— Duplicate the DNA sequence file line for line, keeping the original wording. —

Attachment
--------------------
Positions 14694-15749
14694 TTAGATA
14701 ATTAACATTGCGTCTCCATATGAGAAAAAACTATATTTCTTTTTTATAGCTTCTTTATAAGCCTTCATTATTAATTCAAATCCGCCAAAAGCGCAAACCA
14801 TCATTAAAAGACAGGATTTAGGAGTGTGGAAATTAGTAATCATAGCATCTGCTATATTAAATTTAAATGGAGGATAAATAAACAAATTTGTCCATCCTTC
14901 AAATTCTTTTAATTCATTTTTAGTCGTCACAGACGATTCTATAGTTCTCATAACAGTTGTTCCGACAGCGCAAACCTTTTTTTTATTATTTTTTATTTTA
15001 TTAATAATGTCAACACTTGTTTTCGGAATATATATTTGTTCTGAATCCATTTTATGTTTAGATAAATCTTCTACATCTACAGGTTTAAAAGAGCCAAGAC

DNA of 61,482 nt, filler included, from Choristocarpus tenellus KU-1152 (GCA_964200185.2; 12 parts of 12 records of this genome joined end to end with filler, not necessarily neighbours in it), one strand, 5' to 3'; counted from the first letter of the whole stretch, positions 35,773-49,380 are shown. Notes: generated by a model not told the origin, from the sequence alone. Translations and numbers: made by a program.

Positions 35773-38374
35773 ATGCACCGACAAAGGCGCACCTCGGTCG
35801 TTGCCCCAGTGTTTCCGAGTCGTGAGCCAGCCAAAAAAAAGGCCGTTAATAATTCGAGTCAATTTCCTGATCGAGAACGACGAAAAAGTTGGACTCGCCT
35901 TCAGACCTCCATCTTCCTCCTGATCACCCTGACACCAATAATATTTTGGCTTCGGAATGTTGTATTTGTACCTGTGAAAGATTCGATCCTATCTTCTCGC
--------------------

Positions 14694-15749
14694 TTAGATA
14701 ATTAACATTGCGTCTCCATATGAGAAAAAACTATATTTCTTTTTTATAGCTTCTTTATAAGCCTTCATTATTAATTCAAATCCGCCAAAAGCGCAAACCA
14801 TCATTAAAAGACAGGATTTAGGAGTGTGGAAATTAGTAATCATAGCATCTGCTATATTAAATTTAAATGGAGGATAAATAAACAAATTTGTCCATCCTTC
14901 AAATTCTTTTAATTCATTTTTAGTCGTCACAGACGATTCTATAGTTCTCATAACAGTTGTTCCGACAGCGCAAACCTTTTTTTTATTATTTTTTATTTTA
15001 TTAATAATGTCAACACTTGTTTTCGGAATATATATTTGTTCTGAATCCATTTTATGTTTAGATAAATCTTCTACATCTACAGGTTTAAAAGAGCCAAGAC

DNA of 61,482 nt, filler included, from Choristocarpus tenellus KU-1152 (GCA_964200185.2; 12 parts of 12 records of this genome joined end to end with filler, not necessarily neighbours in it), one strand, 5' to 3'; counted from the first letter of the whole stretch, positions 35,773-49,380 are shown. Notes: generated by a model not told the origin, from the sequence alone. Translations and numbers: made by a program.

Positions 35773-38374
35773 ATGCACCGACAAAGGCGCACCTCGGTCG
35801 TTGCCCCAGTGTTTCCGAGTCGTGAGCCAGCCAAAAAAAAGGCCGTTAATAATTCGAGTCAATTTCCTGATCGAGAACGACGAAAAAGTTGGACTCGCCT
35901 TCAGACCTCCATCTTCCTCCTGATCACCCTGACACCAATAATATTTTGGCTTCGGAATGTTGTATTTGTACCTGTGAAAGATTCGATCCTATCTTCTCGC